Collaboration:: Leadership through Strategic Doing

So you are a “getting it done” person. In working with multiple organizations, sometimes projects go well and sometimes they get bogged down…really bogged down. In today’s world collaboration is more crucial than ever, especially across regions. Welcome to Strategic Doing….a playbook tested by fire.

In today’s world collaboration is more crucial than ever. Welcome to Strategic Doing….a playbook tested by fire. Strategic Doing provides context and guidelines for getting things done, and helps everyone get on the same page with a focus on results and not on the planning to achieve results.

Conventional approaches to strategic planning do not work well to meet the complex challenges we face today. The reason is simple. Strategic planning does not work in open networks. Traditional strategy practices emerged from large hierarchical, “command and control” corporations. A small group of people at the top of the organization did the thinking, while rest of the people did the doing.

In our civic spaces, there are no hierarchies. Yet, we still need to do strategic thinking. And now, more than ever, we need to act strategically. So, how do we focus our limited resources where they are likely to have the largest positive impacts?

Ed Morrison ~ Purdue Center for Regional Development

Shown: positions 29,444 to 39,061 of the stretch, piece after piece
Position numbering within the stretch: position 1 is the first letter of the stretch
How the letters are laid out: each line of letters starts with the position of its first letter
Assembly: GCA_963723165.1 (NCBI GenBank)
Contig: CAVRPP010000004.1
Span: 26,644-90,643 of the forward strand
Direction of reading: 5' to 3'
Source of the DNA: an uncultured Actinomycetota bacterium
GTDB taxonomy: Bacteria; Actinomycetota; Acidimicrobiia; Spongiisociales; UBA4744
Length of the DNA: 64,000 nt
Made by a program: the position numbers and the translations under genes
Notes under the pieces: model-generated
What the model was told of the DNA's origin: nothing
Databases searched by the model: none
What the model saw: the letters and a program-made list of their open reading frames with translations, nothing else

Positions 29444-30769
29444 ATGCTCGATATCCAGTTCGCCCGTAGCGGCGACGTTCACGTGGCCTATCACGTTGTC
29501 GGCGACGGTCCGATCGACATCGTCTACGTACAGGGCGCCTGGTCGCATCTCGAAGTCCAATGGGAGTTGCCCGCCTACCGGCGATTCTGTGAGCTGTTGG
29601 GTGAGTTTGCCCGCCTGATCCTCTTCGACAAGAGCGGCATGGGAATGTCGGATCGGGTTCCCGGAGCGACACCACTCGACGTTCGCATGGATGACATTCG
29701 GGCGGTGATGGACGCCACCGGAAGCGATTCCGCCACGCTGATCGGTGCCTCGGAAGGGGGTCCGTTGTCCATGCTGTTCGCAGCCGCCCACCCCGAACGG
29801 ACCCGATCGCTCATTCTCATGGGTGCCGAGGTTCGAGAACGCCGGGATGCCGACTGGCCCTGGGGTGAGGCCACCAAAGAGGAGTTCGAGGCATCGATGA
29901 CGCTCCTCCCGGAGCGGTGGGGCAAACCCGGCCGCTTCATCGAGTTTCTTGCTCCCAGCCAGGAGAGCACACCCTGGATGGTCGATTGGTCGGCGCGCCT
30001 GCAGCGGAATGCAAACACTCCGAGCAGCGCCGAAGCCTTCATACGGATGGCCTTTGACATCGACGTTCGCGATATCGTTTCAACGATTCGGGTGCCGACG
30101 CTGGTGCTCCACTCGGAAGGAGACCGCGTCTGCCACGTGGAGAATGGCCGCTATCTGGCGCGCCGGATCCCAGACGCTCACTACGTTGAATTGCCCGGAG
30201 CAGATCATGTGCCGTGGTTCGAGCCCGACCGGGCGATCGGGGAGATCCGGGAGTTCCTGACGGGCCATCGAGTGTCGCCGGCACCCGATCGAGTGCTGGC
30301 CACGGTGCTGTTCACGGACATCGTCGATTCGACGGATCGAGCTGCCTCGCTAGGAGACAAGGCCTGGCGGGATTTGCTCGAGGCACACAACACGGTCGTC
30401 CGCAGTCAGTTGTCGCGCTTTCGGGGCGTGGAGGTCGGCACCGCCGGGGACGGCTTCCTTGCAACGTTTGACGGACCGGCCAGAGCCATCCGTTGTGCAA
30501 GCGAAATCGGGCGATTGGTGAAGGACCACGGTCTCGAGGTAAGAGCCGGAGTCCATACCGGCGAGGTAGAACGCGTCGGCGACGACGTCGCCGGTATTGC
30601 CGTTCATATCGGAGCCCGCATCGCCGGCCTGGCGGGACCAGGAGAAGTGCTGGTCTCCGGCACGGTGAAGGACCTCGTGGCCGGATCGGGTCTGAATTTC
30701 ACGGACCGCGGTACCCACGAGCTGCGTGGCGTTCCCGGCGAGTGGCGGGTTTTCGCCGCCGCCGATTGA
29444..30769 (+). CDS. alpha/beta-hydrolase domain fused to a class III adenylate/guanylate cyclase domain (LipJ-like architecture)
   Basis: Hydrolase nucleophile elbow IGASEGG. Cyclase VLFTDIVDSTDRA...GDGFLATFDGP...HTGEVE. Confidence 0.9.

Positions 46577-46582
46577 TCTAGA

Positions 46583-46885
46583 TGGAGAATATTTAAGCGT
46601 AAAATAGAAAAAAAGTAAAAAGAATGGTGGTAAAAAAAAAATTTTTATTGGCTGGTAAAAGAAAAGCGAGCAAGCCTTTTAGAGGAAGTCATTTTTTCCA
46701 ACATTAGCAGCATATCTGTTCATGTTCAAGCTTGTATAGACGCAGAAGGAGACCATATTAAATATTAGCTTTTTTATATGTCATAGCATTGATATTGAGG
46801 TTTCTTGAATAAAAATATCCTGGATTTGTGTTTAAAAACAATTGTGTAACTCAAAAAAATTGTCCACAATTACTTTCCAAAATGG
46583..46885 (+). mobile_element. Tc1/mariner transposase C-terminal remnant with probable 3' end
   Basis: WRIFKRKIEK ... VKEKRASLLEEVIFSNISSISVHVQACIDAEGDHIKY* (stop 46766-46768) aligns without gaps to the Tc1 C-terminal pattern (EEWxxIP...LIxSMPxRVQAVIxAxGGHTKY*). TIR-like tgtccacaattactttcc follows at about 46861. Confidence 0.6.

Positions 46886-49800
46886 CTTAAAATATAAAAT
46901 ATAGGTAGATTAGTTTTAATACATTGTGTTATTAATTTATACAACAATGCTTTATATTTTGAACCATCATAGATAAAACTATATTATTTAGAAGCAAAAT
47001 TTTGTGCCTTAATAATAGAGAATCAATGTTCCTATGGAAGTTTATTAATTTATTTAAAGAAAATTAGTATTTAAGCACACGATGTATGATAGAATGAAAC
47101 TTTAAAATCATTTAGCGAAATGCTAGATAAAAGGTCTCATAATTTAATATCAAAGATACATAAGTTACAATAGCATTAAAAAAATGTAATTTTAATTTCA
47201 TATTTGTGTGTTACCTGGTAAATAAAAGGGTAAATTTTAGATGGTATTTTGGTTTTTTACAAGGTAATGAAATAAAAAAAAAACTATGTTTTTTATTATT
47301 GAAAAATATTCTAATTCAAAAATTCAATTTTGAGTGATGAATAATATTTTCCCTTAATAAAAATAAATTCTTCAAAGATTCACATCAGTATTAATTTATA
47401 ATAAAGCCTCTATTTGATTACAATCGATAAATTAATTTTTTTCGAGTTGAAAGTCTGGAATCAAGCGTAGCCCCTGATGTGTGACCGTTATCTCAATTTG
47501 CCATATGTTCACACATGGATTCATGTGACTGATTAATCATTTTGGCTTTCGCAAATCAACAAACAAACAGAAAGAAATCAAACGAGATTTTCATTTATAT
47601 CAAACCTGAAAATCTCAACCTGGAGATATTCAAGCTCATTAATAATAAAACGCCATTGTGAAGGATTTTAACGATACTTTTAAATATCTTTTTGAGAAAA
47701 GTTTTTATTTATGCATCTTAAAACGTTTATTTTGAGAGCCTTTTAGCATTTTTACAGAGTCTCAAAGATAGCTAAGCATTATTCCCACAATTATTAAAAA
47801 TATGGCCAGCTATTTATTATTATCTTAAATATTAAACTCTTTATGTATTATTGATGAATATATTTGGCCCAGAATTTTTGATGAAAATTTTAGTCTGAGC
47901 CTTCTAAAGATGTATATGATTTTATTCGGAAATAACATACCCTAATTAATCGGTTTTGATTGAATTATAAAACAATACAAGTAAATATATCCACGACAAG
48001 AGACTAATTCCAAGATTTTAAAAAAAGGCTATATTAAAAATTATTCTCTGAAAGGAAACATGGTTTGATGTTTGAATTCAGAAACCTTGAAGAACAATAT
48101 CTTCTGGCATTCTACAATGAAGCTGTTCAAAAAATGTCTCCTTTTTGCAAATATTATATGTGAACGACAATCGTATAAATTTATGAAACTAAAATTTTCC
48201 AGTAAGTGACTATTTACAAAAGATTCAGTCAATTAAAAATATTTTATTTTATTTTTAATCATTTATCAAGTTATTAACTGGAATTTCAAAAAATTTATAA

Ed Morrison is a member of the staff of the Center for Regional Development at Purdue University. For the past five or six years, he has been developing new, network-based models for economic and workforce development.

These approaches emphasize the strategic value of focused regional collaborations and open innovation in today's global economy. As a part of this work, he has developed new disciplines in regional strategy, called strategic doing. He currently teaches these new methods and tools in the advanced strategy lab at the University of Oklahoma Economic Development Institute.

For over twenty years, he conducted strategy projects with economic and workforce developers in the U.S. His work won the first Arthur D. Little Award for excellence in economic development presented by the American Economic Development Council.

Prior to starting his economic development work, Ed worked for Telesis, a corporate strategy consulting firm. In this position, he served on consulting teams for clients such as Ford Motor Company, Volvo, and General Electric. He conducted manufacturing cost studies in the U.S., Japan, Mexico, Canada, Italy, Sweden, and France.

Ed started his professional career in Washington, D.C., where he has served as a legislative assistant to an Ohio Congressman, staff attorney in the Federal Trade Commission, and staff counsel in the US Senate. He holds a BA degree cum laude with honors from Yale University and MBA and JD degrees from the University of Virginia.